What is proximity bias and how can you remove it from your workplace?

As hybrid working becomes the norm, ensuring employees don’t suffer if they choose to work from home will become crucial.

Irish business leaders have suggested that many of us won’t return to the office until the second quarter of 2022. This means that many of us will have spent the past 2 years working from home in some capacity, with many of us wanting to stay in some form of hybrid working. 

But how we do make sure that we’re not missing out on opportunities in the office if we choose to work remotely?

Proximity bias is the idea that employees with close physical proximity to their team and company leaders will be perceived as better workers and ultimately find more success in the workplace than remote workers. 

That bias can look like on-site employees having access to better perks or getting more time with senior management, while remote employees may get left out of meetings and potentially even paid less. It can even be as simple as remote employees missing out on information sharing.

Whether proximity bias is subconscious or not, it can cause very real issues in your workplaces such as tension, lack of cohesion, loneliness and resentment. 

It can make staff retention more difficult which is not something you need in a time when staff retention is already hard.

How do you reduce proximity bias?

The easiest way to reduce proximity bias would be to go fully remote. However, this isn’t a feasible solution for most workplaces! Instead, workplaces need to find a good balance that will ensure remote employees won’t miss out on anything but choosing to work remotely.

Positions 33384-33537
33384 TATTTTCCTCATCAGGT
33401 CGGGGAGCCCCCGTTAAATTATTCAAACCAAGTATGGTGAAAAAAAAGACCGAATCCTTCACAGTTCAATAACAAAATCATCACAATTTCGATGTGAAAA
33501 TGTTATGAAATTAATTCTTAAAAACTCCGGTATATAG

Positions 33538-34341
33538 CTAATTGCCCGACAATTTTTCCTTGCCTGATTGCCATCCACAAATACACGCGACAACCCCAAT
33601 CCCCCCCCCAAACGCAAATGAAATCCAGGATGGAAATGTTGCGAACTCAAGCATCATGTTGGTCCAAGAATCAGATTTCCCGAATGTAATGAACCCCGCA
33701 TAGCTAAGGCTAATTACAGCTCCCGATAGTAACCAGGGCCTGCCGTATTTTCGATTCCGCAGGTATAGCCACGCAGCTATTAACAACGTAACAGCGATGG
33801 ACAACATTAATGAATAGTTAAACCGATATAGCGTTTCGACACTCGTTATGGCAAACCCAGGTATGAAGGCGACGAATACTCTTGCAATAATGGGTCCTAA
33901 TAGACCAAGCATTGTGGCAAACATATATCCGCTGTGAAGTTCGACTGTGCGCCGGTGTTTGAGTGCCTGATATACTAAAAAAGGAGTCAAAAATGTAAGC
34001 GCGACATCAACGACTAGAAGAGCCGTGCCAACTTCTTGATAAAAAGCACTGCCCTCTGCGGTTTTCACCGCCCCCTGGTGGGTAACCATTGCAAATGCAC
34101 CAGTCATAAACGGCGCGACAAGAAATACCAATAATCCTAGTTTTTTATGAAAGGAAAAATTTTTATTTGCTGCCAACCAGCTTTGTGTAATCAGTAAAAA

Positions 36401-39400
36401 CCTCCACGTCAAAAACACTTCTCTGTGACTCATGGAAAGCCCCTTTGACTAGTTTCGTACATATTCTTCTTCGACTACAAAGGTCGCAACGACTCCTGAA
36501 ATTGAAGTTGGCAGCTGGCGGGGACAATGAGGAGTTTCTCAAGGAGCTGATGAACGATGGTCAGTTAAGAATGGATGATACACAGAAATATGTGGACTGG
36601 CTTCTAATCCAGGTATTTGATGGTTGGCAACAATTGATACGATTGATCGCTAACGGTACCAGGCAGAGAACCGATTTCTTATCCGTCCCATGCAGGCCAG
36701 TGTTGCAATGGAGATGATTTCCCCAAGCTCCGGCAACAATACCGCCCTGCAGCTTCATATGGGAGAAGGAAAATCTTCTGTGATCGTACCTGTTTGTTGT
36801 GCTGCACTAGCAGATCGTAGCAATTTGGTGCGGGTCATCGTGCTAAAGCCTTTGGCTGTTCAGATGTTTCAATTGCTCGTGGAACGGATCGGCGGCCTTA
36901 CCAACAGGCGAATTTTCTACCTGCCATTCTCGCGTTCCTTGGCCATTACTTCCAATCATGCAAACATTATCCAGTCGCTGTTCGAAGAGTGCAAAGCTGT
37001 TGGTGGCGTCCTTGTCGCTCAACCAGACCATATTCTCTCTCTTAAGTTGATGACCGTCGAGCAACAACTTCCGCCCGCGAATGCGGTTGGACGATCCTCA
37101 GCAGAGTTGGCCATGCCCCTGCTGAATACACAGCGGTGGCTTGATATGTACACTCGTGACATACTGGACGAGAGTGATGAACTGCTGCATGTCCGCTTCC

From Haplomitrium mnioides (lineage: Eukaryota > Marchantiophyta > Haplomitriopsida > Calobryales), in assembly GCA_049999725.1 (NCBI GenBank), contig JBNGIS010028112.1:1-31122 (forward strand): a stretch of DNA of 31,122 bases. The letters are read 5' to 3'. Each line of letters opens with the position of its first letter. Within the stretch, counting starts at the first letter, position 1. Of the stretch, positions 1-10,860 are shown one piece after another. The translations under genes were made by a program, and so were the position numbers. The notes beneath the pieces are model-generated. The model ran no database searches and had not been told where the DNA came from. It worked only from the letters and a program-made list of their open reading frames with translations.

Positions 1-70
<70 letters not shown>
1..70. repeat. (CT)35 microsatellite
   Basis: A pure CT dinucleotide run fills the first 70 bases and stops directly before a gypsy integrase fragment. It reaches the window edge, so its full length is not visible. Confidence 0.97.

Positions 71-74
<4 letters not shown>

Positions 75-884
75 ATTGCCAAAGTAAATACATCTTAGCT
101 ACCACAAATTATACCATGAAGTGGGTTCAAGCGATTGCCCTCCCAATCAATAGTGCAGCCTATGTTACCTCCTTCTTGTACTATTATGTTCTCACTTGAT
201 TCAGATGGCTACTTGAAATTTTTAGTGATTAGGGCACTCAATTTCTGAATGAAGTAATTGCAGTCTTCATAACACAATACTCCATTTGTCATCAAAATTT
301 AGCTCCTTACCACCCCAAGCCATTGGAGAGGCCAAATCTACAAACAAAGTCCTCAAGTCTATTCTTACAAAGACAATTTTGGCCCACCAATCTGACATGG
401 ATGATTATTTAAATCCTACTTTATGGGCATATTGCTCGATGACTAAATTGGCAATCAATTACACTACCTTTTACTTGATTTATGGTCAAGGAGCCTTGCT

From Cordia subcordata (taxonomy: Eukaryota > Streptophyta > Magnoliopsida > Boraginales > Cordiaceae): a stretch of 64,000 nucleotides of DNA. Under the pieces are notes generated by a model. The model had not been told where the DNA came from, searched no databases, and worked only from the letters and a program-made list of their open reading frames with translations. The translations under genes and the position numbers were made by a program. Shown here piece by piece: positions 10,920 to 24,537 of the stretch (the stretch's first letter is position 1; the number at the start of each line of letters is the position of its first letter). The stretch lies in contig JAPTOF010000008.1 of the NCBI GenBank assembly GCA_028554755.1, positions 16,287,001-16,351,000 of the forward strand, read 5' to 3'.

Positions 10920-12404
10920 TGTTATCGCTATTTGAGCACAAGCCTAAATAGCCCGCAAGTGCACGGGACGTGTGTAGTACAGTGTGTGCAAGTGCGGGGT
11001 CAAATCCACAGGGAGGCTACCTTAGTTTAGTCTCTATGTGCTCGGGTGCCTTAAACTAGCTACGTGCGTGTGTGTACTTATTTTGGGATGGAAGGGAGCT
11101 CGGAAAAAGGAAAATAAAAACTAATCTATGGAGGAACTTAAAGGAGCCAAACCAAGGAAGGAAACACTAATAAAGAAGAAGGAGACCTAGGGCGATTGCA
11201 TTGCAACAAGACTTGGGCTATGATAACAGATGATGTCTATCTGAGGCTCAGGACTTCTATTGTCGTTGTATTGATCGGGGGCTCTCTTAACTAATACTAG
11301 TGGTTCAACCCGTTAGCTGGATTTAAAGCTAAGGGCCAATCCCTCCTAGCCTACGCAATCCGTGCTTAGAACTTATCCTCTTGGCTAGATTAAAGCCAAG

Start with changing your mindset around work performance. Focus your observations on outputs and outcomes rather than what you perceive people are doing. Regular check-ins with employees who are working on a project will give you a good idea of what’s being done and by whom. 

You should also ensure that information is shared with everybody in the team. Setting up a channel on Microsoft Teams or Slack or even just a regular update email should help with this. 

Regular feedback is also crucial. Your staff will know where the kinks in the system are and can help you design a system that is ideal for your workplace set-up. It also helps them feel included and can increase workplace cohesion too.

Finally, don’t forget to educate everyone about proximity bias. Many people may not even be aware that it’s a real thing. Awareness and education are key strategies to reducing its effect and can kickstart a great conversation about hybrid working!